There's a point in Plank where Potpee is rescued from being adrift at sea. It's a big, loud scene, like a parade and a 21st century media event all rolled into one, and yesterday when we were rehearsing the scene the actors playing Mercedes and Thimble were improvising, running through the audience, that sort of thing, and then they pulled out their cell phones and began taking selfies with Potpee and tweeted, etc. (In a devised theater environment, it's a little hard to say exactly whose idea this was: It was probably one of those group-thought moments where Kira, Erika, and Sarah all collectively jumped on the idea at once.)
There has been a lot of discussion in the past week or so about cell phones in the theater. There was this guy who tried to plug his cell phone into an outlet in the set of Hand of God. Then Patti LuPone snatched a cell phone from an audience member who was texting and surfing throughout Show for Days. Social media went berserk. Of course it did, which is why Potpee loves her plank so much. There was discussion about this being the end of civilization as we know it. Progressives all were for how we're now doing theater for people who need to be connected 24/7 so we should just accept that. And then this came out, which frankly seems to be the most intelligent response so far.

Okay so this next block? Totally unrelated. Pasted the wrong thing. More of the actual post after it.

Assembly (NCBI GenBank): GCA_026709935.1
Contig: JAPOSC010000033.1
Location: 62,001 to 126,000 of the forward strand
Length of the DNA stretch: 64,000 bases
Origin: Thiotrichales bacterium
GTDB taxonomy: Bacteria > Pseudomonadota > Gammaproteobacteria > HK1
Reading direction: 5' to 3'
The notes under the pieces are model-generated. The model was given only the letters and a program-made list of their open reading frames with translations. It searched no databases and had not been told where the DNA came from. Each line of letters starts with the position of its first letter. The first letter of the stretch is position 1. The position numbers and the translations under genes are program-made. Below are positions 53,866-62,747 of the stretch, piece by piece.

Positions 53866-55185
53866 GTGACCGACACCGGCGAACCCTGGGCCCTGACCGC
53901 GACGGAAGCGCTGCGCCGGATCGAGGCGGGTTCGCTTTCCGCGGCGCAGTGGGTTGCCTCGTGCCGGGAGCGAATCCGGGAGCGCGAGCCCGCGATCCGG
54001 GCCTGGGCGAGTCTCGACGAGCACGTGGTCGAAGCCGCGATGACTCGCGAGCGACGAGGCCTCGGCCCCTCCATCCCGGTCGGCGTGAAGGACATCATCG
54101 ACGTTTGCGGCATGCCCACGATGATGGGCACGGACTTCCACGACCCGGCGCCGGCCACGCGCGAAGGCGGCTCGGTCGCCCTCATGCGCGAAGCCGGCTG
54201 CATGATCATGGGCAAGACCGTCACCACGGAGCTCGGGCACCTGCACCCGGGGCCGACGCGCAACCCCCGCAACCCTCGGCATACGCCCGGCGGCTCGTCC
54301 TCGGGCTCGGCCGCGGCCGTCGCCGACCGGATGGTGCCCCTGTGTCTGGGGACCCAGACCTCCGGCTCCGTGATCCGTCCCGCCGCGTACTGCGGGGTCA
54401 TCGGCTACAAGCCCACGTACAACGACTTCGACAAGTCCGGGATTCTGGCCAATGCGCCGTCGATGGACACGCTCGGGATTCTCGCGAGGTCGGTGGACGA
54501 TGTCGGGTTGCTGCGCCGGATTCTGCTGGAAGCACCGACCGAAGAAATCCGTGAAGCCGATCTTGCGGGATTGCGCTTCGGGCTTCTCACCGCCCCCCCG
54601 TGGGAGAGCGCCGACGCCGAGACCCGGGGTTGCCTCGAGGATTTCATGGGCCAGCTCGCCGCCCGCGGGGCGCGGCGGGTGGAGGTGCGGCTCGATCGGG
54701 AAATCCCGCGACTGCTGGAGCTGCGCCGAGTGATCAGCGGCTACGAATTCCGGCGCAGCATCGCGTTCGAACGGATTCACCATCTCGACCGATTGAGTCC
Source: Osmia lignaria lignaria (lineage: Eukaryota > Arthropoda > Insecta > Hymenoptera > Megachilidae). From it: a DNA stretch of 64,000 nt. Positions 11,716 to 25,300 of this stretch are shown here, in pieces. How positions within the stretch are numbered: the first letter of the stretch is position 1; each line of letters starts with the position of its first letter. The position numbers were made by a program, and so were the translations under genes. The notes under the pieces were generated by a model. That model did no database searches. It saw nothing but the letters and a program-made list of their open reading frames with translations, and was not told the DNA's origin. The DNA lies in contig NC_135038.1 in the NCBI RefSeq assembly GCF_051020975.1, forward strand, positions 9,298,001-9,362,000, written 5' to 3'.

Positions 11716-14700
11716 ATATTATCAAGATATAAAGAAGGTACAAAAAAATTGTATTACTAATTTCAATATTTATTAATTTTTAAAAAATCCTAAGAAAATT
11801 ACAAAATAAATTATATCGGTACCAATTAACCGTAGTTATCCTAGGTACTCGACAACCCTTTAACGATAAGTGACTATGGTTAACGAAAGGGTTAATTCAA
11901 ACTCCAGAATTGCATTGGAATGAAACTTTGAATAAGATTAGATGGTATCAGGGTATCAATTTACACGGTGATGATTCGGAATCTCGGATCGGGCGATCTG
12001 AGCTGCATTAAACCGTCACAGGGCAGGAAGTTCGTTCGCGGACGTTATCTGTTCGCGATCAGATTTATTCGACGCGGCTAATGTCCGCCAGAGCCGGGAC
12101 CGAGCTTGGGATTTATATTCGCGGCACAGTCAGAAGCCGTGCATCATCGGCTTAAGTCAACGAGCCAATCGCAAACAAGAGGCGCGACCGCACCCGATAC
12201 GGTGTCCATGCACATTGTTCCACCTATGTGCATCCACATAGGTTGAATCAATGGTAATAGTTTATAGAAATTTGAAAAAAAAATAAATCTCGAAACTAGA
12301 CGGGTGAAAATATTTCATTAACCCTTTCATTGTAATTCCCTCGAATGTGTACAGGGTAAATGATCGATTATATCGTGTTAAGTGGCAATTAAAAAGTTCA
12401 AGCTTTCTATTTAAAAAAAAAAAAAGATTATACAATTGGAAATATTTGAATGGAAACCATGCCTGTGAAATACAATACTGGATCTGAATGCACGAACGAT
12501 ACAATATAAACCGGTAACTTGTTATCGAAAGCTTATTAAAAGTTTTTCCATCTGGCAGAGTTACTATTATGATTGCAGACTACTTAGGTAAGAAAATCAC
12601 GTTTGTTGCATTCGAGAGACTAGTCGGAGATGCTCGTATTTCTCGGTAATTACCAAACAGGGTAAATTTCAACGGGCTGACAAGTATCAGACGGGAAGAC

Yes and no. Yes we have to accept that technology is a huge part of our world, but no, we don't want it to overwhelm or supplant the theatrical experience. We still want people to be engaged in what's happening on stage. I keep thinking of musicians being ignored in bars, or playing background in restaurants, and that is definitely not the direction I want my theater taking. Still, once Sarah and Erika started playing with their cell phones, it was an easy leap to start thinking of ways for the audience to join in, too, using technology to engage them further in the play.
We discussed this as a group, asking the actors how they felt about having to deal with the audience as an active participant of the play (they were totally stoked!) We considered what we would do if there was that one self-absorbed audience member who tried to hijack the show? We even considered if we should let the audience tweet during the entire show, wondering if that would keep them totally engaged in the show in order to keep up with their tweeting? In the end, we decided that during the rescue scene we would invite the audience to take pictures, selfies, tweet, post, whatever, making them part of the big rescue.